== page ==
Sometimes strange things bring people together. Few people ever get to choose their family members; if they did, many of us would be making regretful decisions in that area too. As it is, the closest thing to family we get to choose is a mate. Apparently, if the divorce and remarriage statistics are to be believed, many people are not too happy with their choices.
Not unlike parenting, no foolproof guidelines come with marriage. Oh, to be sure, the bookshelves overflow with parenting and marriage books that claim to give the best advice for a successful marriage or perfectly obedient children. This is where we throw in the sale of the oceanfront property in Arizona . . .
Once a parent, always a parent is just a fact of life. But once a mate, always a mate doesn’t necessarily compute. Yes, some children may end up in Nebraska after their parents decide that parenting just isn’t their bag. But fewer children are dumped than mates any day. But parents don’t just happen to “meet” their children somewhere and “fall in love.”
A young man I once met told me that he did not understand how people just “fell in love.” At the time my naiveté scored off the scale, but the example of my parents and grandparents gave me a little bit of an idea that once was enough.
The young man I mentioned was walking with me as I brought my horse back from a pasture. In our walk we met up with an older woman who lived near the pasture with her husband. I spoke to her and happened to ask her how long she and her husband had been married. I don’t remember now how many decades they had been married, but I said she must really love him. She gave me and the young man a funny look and said, “Luf, luf! What is there after luf?”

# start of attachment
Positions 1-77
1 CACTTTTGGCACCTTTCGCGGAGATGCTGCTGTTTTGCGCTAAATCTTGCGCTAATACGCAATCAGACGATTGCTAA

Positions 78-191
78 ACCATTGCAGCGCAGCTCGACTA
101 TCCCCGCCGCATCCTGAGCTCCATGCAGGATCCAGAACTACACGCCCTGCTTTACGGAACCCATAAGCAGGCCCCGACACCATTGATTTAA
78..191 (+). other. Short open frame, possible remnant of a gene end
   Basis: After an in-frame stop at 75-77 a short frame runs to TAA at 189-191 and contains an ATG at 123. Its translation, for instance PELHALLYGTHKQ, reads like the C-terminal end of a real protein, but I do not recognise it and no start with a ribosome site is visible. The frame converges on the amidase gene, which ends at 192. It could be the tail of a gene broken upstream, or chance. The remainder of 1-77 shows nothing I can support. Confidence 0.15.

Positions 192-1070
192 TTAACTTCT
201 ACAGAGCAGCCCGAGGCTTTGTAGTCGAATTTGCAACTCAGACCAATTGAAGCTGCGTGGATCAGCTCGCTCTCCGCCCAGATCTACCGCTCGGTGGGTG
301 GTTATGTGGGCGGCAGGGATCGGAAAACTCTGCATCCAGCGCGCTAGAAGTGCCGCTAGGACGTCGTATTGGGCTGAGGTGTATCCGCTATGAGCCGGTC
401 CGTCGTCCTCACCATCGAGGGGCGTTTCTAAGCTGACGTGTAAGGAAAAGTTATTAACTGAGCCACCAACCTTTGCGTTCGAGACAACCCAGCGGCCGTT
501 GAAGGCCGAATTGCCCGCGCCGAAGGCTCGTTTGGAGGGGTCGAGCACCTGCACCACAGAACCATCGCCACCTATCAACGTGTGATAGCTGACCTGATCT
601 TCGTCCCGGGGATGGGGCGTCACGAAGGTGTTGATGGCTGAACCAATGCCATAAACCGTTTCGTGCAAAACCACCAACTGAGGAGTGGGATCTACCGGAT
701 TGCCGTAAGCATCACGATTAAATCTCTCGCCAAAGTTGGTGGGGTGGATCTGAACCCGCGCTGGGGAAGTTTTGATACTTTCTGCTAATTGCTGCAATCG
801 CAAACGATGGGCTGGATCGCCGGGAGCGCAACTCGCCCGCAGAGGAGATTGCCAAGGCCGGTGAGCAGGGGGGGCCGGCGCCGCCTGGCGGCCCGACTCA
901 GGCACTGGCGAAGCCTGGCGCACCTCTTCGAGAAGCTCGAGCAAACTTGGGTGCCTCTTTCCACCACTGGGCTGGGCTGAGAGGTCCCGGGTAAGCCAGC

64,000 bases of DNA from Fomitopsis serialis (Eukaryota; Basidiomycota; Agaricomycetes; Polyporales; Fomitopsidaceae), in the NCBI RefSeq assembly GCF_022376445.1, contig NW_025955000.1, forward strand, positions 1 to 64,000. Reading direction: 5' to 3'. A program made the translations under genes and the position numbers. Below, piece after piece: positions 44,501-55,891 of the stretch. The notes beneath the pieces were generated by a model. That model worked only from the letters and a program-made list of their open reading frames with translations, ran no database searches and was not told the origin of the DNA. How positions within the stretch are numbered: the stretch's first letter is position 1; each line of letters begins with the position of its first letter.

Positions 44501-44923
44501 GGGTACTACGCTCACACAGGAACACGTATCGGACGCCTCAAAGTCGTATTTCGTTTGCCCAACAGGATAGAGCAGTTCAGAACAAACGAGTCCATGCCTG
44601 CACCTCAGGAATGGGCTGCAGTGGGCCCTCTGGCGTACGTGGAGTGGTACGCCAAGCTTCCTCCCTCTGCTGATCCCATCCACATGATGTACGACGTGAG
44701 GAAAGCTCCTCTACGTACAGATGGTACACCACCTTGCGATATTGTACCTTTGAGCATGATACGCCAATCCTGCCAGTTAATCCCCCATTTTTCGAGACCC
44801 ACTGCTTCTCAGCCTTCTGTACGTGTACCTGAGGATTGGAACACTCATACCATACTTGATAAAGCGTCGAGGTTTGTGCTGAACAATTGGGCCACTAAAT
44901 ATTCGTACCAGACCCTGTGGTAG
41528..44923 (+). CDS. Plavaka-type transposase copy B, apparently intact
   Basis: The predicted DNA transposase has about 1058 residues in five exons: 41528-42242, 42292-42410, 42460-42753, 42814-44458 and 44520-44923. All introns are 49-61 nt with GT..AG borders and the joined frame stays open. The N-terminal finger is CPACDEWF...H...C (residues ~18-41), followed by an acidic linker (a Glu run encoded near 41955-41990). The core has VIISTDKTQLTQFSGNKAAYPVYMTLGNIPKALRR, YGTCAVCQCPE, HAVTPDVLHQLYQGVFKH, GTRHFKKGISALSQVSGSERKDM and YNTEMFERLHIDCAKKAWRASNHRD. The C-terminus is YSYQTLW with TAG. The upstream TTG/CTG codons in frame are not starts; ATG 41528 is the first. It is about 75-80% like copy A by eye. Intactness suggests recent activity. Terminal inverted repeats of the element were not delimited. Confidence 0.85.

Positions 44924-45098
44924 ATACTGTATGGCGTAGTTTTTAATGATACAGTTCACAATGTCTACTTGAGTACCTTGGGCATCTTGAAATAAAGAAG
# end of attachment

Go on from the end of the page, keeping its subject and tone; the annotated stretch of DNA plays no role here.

That old couple had met when she was just a girl, and she worked just as hard as he did until they died. That is not to say that they were gloriously in love or even happy with one another. I never knew whether they were or not, but women her age never left their husbands in those days.
I wonder if they were still friends. One of the most wonderful aspects of marriage, in my book, is being able to have a dear friend who knows me better than anyone else. That is not to say we always agree or otherwise get along perfectly, but it does mean that I trust and would rather be with my mate more than anyone I know.
Strange circumstances may bring couples together, but finally it is the mutual trust and friendship that keeps them together. Both the trust and the friendship are choices.